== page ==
Vancouver gangster Ranj Cheema survived assassination attempts, hard prison time before murder

Vancouver gangster Ranj Cheema had survived assassination attempts and hard time in a California prison.

But just three months after returning to B.C. from serving his U.S. sentence for international drug smuggling, he died in a hail of bullets on the streets of south Vancouver that he once controlled.

Cheema, 43, was born in the tiny Punjab village of Cheema Khurd in 1968.

His dad Malkit moved the family to England for a better life, and then to Canada when Cheema was just 10.

Ranjit worked in Fraser Valley fields picking berries with his mom until he was about 15, he said in a letter to the California court in August 2008.

“I worked at janitorial jobs at night for a few hours while going to high school,” he said in his letter. “My father was an alcoholic throughout my growing up life…..When he drank on weekends, he was violent and abusive toward the family.”

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He said he learned to value money and worked hard as a bouncer and a trucker while studying criminal justice at college. He wanted to be a cop, he said.

His life changed, he claimed in his letter, when he was shot randomly in August 1995.

“Following my release from the hospital, I fell into a deep depression,

suffering from post – traumatic stress syndrome. I started self-medicating by drinking and using cocaine. I started hanging around the wrong kind of people,” he said.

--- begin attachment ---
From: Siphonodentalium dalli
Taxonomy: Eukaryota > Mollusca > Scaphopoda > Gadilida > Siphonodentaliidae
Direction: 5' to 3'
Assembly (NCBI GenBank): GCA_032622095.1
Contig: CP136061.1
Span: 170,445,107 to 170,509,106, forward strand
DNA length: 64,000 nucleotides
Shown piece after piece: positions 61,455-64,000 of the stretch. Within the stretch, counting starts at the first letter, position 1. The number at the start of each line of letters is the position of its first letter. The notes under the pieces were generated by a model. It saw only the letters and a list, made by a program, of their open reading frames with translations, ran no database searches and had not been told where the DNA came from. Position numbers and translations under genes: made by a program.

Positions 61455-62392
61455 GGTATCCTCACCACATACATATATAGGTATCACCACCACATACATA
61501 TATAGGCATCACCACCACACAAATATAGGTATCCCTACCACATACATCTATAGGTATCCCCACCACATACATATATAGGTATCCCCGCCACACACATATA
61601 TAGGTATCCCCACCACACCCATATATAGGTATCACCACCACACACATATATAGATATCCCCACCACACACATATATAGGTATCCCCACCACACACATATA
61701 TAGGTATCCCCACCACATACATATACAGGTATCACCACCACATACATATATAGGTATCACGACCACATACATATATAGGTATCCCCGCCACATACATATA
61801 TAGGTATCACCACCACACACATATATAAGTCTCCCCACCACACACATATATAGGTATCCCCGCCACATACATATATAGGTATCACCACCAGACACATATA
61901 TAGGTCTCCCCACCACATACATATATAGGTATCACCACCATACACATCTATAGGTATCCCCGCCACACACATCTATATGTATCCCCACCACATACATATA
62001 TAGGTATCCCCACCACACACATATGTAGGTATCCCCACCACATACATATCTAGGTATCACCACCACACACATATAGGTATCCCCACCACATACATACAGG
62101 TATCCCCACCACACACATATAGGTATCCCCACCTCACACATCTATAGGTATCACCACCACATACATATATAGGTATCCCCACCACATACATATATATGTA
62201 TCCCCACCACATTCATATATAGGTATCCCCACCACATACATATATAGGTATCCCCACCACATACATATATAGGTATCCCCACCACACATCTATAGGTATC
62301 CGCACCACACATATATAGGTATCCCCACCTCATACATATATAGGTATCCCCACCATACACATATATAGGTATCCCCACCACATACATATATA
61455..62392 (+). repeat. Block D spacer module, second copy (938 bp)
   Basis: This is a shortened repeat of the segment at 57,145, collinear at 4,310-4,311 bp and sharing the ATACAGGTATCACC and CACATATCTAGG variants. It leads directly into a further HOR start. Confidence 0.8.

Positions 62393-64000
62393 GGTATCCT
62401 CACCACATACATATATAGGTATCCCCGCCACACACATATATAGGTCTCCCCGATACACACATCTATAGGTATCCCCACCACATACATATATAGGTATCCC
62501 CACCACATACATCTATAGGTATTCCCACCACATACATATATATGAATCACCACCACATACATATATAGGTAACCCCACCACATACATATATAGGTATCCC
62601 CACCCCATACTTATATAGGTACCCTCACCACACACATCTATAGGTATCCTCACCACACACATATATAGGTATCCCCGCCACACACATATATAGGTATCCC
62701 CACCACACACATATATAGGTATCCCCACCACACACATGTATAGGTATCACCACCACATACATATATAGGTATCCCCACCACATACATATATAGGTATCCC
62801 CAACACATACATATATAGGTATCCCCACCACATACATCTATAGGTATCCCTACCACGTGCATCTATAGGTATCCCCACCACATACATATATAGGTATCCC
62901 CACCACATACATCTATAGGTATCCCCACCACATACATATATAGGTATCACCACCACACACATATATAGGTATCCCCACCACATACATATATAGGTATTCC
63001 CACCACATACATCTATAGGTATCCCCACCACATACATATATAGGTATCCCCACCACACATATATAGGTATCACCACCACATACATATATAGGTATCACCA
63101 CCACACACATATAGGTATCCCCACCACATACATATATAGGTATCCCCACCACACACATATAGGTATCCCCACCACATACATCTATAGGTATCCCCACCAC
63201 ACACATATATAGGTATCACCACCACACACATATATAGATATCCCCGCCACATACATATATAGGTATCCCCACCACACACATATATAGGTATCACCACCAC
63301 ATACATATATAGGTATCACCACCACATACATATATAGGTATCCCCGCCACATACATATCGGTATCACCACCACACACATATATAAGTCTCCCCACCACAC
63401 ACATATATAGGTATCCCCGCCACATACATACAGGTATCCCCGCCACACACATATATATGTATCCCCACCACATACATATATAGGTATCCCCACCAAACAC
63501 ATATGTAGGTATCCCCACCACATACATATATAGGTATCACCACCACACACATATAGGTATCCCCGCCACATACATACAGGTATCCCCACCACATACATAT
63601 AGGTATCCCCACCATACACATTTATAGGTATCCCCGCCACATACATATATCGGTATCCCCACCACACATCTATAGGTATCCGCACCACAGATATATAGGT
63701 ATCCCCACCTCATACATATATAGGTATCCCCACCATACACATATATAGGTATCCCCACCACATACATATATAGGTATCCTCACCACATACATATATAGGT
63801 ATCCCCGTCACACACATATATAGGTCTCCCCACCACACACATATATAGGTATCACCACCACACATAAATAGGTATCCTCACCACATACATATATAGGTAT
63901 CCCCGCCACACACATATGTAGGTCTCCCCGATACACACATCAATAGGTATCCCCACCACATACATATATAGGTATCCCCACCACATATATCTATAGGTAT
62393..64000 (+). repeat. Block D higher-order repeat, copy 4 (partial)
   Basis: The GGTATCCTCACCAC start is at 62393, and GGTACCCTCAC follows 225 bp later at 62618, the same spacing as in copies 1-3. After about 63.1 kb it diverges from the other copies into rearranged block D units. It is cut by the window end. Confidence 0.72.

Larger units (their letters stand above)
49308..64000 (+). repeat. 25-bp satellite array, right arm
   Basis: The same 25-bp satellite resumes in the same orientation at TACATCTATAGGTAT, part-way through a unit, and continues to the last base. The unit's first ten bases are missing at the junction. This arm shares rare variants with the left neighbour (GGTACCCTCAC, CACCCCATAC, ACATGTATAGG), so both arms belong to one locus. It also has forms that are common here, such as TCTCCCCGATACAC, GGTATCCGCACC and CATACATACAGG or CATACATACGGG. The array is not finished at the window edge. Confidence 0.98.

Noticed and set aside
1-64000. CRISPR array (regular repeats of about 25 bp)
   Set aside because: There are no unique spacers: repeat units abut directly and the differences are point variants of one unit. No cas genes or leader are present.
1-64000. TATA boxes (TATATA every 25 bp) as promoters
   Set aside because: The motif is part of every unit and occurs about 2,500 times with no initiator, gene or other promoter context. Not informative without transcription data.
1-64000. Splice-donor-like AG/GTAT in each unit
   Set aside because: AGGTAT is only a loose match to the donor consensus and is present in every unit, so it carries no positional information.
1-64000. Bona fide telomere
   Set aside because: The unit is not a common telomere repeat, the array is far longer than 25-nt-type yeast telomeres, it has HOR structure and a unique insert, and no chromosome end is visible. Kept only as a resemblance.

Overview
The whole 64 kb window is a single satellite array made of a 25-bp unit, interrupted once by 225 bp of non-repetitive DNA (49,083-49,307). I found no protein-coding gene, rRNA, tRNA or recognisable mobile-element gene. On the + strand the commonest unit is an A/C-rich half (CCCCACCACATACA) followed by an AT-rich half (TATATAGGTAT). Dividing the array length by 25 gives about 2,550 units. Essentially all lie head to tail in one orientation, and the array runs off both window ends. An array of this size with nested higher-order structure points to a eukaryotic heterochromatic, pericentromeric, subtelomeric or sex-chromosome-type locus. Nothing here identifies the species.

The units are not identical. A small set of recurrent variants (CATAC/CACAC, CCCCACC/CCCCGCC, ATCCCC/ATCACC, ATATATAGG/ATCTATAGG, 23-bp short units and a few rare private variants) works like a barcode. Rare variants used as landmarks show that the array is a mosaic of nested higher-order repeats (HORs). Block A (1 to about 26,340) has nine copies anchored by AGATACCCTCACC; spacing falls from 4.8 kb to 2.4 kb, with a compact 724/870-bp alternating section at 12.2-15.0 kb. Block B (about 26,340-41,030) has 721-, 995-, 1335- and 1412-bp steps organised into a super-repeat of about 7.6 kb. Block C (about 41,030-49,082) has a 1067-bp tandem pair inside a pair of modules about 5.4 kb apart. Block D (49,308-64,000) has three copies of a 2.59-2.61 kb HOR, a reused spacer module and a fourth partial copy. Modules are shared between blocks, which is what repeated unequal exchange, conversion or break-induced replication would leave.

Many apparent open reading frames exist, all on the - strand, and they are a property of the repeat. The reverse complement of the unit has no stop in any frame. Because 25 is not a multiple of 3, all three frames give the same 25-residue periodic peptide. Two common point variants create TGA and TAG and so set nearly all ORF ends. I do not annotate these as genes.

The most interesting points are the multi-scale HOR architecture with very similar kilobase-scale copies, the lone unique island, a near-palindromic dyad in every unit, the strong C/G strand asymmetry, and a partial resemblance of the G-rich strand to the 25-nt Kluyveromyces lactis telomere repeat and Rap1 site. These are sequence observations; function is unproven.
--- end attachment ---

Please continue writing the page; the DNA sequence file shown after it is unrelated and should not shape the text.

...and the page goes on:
Police, on the other hand, say Cheema was already well-entrenched in gang life when he was shot in at Zodiac Karaoke club in Richmond. He was with Robbie Kandola – a gangster later gunned down in a hit believed to have been ordered by Cheema.

He had been already convicted of shooting off a gun outside a southwest Marine Drive nightclub. And he was described in May 1995 at the trial of his late associate Bindy Johal as a major drug distributor, involved in cocaine trafficking with Johal.

In 1998, he was charged in the U.S. with being the head of an international drug smuggling operation plotting to ship heroin from Pakistan to California to exchange for cocaine through his Colombian connection. He fought extradition for years, but lost all his appeals and was sent to the U.S. in 2008.

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He eventually admitted his guilt but pleaded for leniency through his letter and a series of others supporting him. Even former Surrey MP Sukh Dhaliwal wrote to the judge on behalf of the admitted drug smuggler, raising eyebrows when he sent the letter on official government stationary.

Cheema was also at a May 2000 wedding on Vancouver’s westside attended by then premier Ujjal Dosanjh. The wedding was marred when Cheema’s bodyguard Mike Brar was gunned down outside. The killer was never found.

Vancouver South MLA and former Solicitor General Kash Heed, a Vancouver Police officer for 31 years, knew Cheema well for his criminal ties.

“I have known Ranj Cheema for over 20 years. I first knew him when I was a constable in the Vancouver gang crime unit when we were trying to put a lid on some of the Asian based gangs and Los Diablos,” Heed said Wednesday. ” He was pumped up on steroids back then. He was very aggressive and you knew at that time that like many gangsters he was going to end up in jail… an addict or you end up dead. And unfortunately, 20 years later he is dead.”

He said Cheema went from a “street thug to more of a mature organized crime figure.”

Heed said Cheema survived longer than most in the life. He seemed to want to change after he got married and had his daughter in 2004.

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But others said that since coming back to Vancouver, Cheema was making moves to get back into the drug trade. He knew no other way.

“Once you get involved in that activity and you realize it is that lucrative, it is hard to get out of it,” Heed said. “And he is out of it now because he is dead. It is the end of one era,but I can tell you it is the beginning of another era. You don’t get into this business and not have enemies… I am sure he has crossed paths with many of the people that are now dead.”


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